Anyone interested in Michigan public schools should check out “French Road Connections” today (in list at right). After that gets you all filed up, take a few moments to laugh by looking at http://quotation-marks.blogspot.com/. The weather today is too dismal to describe. I’d rather occupy my mind with books.
“What’s new?” People ask that all the time. It’s kind of like, “How are you?” in that it marks time and acknowledges the other person’s presence but isn’t really a request for information. Often (and maybe in the same vein) people ask me, “How’s the bookstore?” It’s much better, though, when they actually come to the bookstore, ask, “What’s new?” and take off their coats to stay a while. So today I’ll pretend all my blog readers are here in person, and I’ll answer the “What’s new?” question as it relates to books on my new-book shelves. (Don’t forget there are always “new” used books, too, in the rest of the shop.) Here’s a quick sketch of just a few stand-outs, by category, some of them brand-new releases and others excellent books still available new and in stock here in Northport today, i.e., available (if you’re here in Leelanau County) at one (or more) of your LOCAL BOOKSTORES!
First, new books for children:
BE MY VALENTINE, PETER RABBIT, a board book with surprise sound inside;
PIPER, by Emma Chichester Clark, a dog story;
THE HUCKABUCK FAMILY AND HOW THEY RAISED POPCORN IN NEBRASKA, a Carl Sandburg classic, this edition illustrated by David Small of Kalamazoo;
ADVENTURES WITH LITTLE DUCK—a book, a puzzle and a toy, all in one!--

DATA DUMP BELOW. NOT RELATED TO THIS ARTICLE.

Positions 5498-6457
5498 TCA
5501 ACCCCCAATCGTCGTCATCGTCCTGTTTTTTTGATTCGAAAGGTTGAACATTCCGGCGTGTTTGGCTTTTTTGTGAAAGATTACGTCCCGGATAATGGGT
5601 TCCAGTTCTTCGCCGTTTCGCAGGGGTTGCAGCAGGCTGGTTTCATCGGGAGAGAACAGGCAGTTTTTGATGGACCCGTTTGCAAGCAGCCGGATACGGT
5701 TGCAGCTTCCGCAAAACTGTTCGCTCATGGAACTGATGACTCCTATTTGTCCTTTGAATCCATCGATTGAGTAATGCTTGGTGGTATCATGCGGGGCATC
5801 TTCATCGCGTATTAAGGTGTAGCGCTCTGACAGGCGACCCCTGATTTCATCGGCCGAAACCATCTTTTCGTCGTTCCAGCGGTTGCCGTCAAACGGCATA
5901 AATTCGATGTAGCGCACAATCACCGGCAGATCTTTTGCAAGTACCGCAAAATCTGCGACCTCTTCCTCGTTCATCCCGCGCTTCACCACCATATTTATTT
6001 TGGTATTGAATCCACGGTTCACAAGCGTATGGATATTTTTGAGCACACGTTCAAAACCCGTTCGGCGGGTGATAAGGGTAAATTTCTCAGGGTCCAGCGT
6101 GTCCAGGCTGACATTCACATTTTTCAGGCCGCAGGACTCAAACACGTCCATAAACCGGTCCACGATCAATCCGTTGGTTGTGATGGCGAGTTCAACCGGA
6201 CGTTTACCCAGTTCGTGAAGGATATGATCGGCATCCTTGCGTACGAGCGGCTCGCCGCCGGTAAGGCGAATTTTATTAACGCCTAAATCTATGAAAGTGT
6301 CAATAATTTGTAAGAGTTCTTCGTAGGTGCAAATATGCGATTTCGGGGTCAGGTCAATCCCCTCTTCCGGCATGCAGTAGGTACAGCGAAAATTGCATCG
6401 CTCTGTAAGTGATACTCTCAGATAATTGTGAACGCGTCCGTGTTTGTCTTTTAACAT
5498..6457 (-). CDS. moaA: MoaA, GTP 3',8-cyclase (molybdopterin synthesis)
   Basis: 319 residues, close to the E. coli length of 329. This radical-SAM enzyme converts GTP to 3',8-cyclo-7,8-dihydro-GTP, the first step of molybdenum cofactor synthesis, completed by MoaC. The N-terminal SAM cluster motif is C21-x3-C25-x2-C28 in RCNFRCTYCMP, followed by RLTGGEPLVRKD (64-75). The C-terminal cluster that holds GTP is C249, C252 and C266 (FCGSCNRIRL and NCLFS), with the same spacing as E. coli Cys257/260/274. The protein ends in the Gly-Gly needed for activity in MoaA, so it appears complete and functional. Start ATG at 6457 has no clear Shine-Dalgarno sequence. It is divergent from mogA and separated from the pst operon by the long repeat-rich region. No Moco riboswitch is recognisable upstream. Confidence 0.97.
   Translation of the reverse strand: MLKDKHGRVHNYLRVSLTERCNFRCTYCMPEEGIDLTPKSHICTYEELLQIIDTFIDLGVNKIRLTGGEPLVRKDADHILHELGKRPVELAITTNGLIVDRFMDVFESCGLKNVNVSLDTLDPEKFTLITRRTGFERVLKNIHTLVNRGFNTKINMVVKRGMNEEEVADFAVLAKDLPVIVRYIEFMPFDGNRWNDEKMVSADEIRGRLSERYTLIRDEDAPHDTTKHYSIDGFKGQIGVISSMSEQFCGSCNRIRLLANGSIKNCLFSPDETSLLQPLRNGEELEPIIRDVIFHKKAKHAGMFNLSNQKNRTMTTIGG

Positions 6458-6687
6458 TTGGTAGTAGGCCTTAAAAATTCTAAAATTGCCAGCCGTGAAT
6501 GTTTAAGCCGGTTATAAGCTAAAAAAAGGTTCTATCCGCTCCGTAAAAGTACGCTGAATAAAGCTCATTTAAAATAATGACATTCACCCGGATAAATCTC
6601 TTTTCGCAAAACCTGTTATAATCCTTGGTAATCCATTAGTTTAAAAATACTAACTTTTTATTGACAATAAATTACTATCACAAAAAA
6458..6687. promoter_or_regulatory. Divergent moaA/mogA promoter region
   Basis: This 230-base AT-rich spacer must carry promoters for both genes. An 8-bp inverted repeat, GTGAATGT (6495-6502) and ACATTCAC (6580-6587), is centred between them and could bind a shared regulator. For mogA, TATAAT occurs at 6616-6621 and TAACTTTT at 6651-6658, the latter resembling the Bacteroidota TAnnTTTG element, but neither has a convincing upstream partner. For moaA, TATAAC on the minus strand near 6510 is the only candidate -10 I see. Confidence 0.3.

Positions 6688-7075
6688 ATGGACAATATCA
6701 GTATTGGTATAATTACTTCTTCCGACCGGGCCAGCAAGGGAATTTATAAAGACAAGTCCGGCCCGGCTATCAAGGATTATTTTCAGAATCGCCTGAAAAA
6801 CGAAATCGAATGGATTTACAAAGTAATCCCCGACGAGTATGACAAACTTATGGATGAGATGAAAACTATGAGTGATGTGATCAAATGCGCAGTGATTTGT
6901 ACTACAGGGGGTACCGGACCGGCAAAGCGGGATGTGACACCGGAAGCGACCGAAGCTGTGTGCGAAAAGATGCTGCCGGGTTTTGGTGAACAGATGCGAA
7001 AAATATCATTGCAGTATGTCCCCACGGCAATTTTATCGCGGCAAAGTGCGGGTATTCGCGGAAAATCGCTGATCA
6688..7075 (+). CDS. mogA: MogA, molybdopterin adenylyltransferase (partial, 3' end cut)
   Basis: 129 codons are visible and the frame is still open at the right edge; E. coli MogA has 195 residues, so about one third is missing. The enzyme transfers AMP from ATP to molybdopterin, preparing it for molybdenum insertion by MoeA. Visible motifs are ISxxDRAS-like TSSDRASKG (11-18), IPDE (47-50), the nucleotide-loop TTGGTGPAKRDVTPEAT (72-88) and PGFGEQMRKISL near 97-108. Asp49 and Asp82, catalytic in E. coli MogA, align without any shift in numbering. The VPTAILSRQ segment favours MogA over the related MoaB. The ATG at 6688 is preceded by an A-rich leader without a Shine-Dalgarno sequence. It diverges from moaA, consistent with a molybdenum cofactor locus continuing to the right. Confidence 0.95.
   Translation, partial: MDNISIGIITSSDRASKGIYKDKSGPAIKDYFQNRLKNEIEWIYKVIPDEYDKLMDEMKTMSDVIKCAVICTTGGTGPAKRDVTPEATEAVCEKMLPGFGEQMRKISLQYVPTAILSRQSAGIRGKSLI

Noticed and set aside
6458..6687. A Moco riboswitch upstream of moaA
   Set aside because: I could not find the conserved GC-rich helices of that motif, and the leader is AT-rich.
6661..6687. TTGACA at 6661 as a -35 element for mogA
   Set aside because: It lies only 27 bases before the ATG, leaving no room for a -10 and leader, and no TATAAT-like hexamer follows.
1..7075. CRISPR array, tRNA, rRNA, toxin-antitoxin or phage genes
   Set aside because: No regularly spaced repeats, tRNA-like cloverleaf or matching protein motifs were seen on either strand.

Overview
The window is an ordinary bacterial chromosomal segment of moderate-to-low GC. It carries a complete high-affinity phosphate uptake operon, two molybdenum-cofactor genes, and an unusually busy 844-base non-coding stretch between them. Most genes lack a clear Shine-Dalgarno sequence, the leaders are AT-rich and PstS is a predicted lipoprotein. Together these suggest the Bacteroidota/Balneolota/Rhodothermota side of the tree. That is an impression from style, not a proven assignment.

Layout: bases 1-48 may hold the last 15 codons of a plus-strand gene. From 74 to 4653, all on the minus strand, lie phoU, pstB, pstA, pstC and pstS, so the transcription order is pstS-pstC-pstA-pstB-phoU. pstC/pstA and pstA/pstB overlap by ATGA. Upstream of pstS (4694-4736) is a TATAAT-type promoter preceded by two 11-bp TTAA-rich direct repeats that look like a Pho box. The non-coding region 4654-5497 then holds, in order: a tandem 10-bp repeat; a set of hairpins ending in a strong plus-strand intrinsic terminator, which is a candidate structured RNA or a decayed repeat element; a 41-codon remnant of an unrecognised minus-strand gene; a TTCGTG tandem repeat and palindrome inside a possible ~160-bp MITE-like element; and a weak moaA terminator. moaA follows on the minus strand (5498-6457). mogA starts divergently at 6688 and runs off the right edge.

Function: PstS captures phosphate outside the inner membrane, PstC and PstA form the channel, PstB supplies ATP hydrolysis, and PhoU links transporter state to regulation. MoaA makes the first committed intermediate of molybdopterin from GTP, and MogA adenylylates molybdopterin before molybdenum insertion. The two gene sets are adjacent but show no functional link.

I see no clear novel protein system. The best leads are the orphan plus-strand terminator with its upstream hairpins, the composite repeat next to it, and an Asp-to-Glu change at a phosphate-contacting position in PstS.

Next, novels for grownups:
PEOPLE OF THE BOOK, by Geraldine Brooks, author of YEARS OF WONDER and MARCH;
ATONEMENT (now in paperback and at your local movie theatre), by Ian McEwan;
NIGHT TRAIN TO LISBON, by Pascal Mercier, a book none other than Isabel Allende called “one of the best books I have read in a long time”;
OUT STEALING HORSES, by Per Petterson, which got a review I couldn’t resist;
STRIKE DOG, a Woods Cop mystery set in the U.P., by Michigan’s own Joseph Heywood--
Biography and memoir:
CALLED TO QUESTION, by Joan Chittister, for the spiritually inclined;
THE MEASURE OF A MAN, by Sidney Poitier, an American icon;
UNBOWED, by Wangari Maathai, a story of hope for Kenya, something we all need right now;
BOONE: A BIOGRAPHY, by Robert Morgan, another book with irresistible reviews, especially for the lover of Western history in your life--
You and your life:
TEST-DRIVE YOUR DREAM JOB, by Brian Kurth
FIELD GUIDE TO HAPPINESS, by Barbara Ann Kipfer
CHOOSING HAPPINESS, by Stephanie Dowrick
Plus a couple of long-time favorites of mine, still in print:
THE LUCK FACTOR, by Richard Wiseman
THE HIDDEN POWER OF KINDNESS, by Lawrence Lovasik--
Food, drink, health:
PRESCRIPTION FOR NUTRITIONAL HEALING, 4th edition, by Phyllis A. Balch;
101 FOODS THAT COULD SAVE YOUR LIFE, by David Grotto;
FROM THE VINE: EXPLORING MICHIGAN WINERIES, by Sharon Kegerreis & Lorri Hathaway;
and finally, SAVOR MICHIGAN COOKBOOK: MICHIGAN’S FINEST RESTAURANTS, THEIR RECIPES & THEIR HISTORIES.
As for me, I opened an old book this morning and am now hooked. It's a novel loosely based on the life of the poet Rimbaud. I'll let you know how it holds up as I get further in.